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NEUROPROTECTION - THERAPEUTIC HYPOTHERMIA
There is a large body of evidence that controlled modest hypothermia (cooling the body temperature) is a safe and effective neuroprotective intervention in animal models of spinal cord injury (SCI) and traumatic brain injury (TBI). In late 2009 and early 2010, Miami Project researchers published the first evidence that therapeutic hypothermia is safe to administer to humans with acute SCI. In that initial trial there was a trend for more people to recovery more function after 1 year post-injury than would normally occur spontaneously. However, there were only 14 participants in this initial trial, which is too small of a number to definitively establish efficacy. The compiled data does strongly suggest that additional trials, including multiple medical centers, should be undertaken so more information can be generated. With a multi-center trial, the ability to enroll a larger number of participants is drastically increased and determination of the benefits of treatment is accelerated.
ARCTIC is the acronym for our next clinical trial testing the safety and efficacy of therapeutic hypothermia (cooling) in SCI, Acute Rapid Cooling Therapy for Injuries of the Spinal Cord. ARCTIC will be a Phase II/III clinical trial where we will evaluate the safety of different durations of hypothermia, initiated within 6 hours post-injury, and then confirm the efficacy of the best duration. We have taken what may seem like a long time to plan this clinical trial, but for many good reasons. One, predicting whether someone has a “complete” or “incomplete” SCI within the first 6 hours is VERY difficult and unreliable. In fact, it is not reliable until after 72 hours post-injury. However, because we have such a short time window in which to intervene with hypothermia, it is a complication we must deal with. Two, this trial will involve more than 200 people with acute SCI and cost several million dollars. We have been working with the National Institutes of Health sponsored Neurologic Emergencies Treatment Trials (NETT) network for review and, hopefully, funding. Three, we have to get this right, the SCI field needs it! There have been too many “failed” Phase III clinical trials because of design issues. Drs. Michael Wang and Dalton Dietrich have been working with several experts in clinical trial design and statistics to develop the most appropriate design to capture clinically meaningful improvements yet still be responsive to unknown safety issues. If this pivotal trial gets funded and the data positively demonstrate that the benefits significantly outweigh the risks, we could change the standard of care for SCI medicine worldwide.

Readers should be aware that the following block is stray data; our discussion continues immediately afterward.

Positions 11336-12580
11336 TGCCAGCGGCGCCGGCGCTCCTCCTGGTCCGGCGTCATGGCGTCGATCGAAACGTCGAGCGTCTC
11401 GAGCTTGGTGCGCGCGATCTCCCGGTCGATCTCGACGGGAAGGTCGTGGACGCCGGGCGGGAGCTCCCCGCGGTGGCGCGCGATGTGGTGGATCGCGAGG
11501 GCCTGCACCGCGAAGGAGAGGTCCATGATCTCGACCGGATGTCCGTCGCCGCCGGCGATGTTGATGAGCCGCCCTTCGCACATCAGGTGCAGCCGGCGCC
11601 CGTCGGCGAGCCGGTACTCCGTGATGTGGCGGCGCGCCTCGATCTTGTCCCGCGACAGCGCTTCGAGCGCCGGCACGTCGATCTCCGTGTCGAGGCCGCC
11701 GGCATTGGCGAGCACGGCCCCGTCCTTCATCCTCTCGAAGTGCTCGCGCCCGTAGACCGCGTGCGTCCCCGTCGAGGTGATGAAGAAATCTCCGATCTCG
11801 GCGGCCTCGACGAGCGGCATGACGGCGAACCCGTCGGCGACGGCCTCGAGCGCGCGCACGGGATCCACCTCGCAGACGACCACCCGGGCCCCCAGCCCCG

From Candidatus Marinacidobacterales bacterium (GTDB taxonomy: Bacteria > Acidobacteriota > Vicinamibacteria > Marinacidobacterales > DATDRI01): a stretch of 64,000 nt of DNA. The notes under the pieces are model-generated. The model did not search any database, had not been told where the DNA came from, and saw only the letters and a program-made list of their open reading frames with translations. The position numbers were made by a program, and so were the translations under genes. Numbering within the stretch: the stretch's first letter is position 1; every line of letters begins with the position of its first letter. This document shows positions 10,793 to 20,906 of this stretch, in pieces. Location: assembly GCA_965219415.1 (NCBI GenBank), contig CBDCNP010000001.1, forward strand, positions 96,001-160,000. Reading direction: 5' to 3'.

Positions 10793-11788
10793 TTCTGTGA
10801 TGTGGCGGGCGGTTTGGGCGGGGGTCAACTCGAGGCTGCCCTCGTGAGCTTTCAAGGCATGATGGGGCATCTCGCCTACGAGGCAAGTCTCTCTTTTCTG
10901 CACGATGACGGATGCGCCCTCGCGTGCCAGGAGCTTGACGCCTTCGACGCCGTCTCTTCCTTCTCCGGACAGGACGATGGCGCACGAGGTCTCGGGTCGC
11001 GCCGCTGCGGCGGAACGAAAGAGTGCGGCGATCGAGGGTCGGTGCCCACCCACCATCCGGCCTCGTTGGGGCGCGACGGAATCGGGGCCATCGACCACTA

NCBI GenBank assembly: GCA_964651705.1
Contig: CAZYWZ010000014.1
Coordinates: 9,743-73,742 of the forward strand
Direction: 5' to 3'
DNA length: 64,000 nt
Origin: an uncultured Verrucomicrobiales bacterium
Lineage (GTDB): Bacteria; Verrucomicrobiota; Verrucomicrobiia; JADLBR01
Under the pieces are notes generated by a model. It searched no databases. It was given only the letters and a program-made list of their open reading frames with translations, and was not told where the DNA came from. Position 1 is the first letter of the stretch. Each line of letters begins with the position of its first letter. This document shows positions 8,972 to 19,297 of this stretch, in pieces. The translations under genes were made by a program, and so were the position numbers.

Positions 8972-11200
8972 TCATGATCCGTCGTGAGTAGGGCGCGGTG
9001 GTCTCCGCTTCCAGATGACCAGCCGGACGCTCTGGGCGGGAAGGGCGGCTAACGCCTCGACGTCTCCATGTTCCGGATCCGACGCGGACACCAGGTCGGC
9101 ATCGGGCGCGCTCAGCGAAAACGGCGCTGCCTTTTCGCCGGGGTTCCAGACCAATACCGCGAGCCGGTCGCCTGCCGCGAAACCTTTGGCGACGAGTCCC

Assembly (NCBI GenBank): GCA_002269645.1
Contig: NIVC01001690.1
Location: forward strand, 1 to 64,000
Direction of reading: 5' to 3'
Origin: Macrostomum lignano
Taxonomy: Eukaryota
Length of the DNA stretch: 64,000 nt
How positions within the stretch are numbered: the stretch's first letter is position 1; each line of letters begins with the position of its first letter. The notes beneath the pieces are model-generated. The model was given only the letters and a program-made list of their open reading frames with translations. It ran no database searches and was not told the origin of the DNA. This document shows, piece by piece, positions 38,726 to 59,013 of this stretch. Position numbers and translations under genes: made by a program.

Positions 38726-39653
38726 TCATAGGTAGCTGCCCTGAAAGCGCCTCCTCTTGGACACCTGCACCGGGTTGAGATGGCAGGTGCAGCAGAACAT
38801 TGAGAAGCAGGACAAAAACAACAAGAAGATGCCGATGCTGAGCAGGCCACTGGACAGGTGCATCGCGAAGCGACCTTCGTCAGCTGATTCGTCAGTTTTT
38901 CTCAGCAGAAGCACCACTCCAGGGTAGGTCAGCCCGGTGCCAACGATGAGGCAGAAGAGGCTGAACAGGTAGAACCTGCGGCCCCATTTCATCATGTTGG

A great boost for research addressing therapeutic hypothermia is the development of a new journal titled Therapeutic Hypothermia & Temperature Management. This new journal will publish research studies investigating temperature sensitive mechanisms of protection or recovery after central nervous system injury. Excitedly, Dr. Dalton Dietrich, our Scientific Director, has agreed to be the Editor-in-Chief of the new journal, Dr. Helen Bramlett will be the Managing Editor, and Dr. Barth Green will be a member of the Editorial Board. They will now be able to help guide this field of research even more than ever!